The Top Equipment Pieces in the Aviation Industry

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Airplanes are complicated pieces of machinery. They can only stay in the air because very skilled and specialized mechanics know how to maintain them, but the complexity does not stop there. They also depend on a variety of supporting equipment, from weather stations to air traffic control, to stop accidents from happening. All of these workers depend on specialized equipment, and it is that gear that allows the modern aviation industry to function.


The humble radio has been around for about a century, but it is still one of the most important tools in the aviation industry. It is the device that allows pilots to communicate with the control tower to prevent accidents when taking off and landing, or to ask for assistance in an emergency. Radios are so important to aviators that a specific set of frequencies, called the Airband, is reserved for use by aircraft.


The radio forms to the core of the defense against collisions, but it isn’t the only piece of equipment that contributes to that goal. Airborne collision avoidance systems, usually called ACAS, also exist to prevent accidents. They work independently of control systems on the ground to make sure that they can cover any mistakes that air traffic control might make. They rely on a mixture of radar, maps, and radio technology to detect objects that are getting too close. When that happens, they will attempt to move the plane to prevent the accident, or failing that to minimize the damage. While it is ideal for the plane to avoid situations where the ACAS is necessary, nothing in life is ever perfect, and the system provides an important backup that can save lives.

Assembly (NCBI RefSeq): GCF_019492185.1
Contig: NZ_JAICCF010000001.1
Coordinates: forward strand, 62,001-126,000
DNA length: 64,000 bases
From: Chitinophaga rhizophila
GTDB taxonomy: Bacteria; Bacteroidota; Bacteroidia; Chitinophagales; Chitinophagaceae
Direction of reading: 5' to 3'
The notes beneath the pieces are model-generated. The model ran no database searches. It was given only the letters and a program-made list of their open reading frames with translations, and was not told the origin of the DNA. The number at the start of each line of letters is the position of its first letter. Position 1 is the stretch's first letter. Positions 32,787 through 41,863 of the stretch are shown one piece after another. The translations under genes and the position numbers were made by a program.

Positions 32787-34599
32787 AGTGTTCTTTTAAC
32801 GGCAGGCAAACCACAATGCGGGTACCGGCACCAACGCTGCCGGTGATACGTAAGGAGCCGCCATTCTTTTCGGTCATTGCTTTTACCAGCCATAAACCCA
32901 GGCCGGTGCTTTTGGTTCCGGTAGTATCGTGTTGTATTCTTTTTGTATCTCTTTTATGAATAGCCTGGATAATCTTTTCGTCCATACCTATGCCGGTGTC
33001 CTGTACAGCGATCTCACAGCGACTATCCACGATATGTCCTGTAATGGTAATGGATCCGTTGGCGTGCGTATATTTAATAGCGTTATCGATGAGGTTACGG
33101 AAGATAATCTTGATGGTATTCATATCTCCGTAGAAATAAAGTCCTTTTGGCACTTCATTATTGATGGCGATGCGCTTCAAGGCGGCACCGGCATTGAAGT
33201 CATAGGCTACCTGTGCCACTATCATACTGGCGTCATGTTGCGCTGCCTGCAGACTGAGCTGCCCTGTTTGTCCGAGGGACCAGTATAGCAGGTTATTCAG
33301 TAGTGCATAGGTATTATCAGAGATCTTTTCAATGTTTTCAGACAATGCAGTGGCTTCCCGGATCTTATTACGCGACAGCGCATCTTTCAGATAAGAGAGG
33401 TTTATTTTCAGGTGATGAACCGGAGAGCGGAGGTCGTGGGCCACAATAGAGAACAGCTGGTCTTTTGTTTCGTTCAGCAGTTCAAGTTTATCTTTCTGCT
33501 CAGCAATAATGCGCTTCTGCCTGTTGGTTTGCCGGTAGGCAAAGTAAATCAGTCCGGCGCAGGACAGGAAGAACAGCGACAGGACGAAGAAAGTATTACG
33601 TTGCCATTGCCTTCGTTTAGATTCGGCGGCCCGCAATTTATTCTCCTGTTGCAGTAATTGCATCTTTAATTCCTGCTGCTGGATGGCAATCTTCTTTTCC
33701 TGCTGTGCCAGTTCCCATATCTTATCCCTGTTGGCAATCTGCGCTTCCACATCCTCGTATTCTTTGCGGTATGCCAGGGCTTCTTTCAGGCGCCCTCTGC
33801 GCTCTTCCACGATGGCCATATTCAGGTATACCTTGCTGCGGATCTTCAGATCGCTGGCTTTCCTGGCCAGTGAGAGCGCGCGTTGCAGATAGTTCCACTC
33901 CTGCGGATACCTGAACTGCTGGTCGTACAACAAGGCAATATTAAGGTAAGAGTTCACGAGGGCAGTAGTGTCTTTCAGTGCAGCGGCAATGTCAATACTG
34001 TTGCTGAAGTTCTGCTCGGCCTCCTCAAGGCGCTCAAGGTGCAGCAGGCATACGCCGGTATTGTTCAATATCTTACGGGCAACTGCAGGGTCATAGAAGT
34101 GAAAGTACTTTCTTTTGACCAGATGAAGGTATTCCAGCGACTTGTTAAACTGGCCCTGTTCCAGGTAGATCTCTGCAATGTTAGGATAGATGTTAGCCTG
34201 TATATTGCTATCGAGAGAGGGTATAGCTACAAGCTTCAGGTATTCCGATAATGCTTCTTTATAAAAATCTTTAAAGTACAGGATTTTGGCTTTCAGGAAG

Weather Stations

Mother Nature may not have intended for humans to fly, but they managed to do it anyway. However, modern aviators still need to pay attention to the natural world. Local weather patterns can have a major impact on a flight, and pilots need to track the weather carefully in order to avoid problems.

Most modern airport weather stations have been automated to make sure that they can gather all of the relevant information without breaking the bank. There are several different varieties, but they all track the same information. Visibility is the most important piece of data, but they also gather information about the wind speed and direction, temperature, pressure, and precipitation. This provides enough information to predict future weather patterns as well as to keep pilots informed about current conditions, which allows airlines to plan safe routes. These stations are so effective that they have turned into the foundation of most weather tracking in the United States and many other developed nations, and that accuracy only developed because it is absolutely vital to the aviation industry.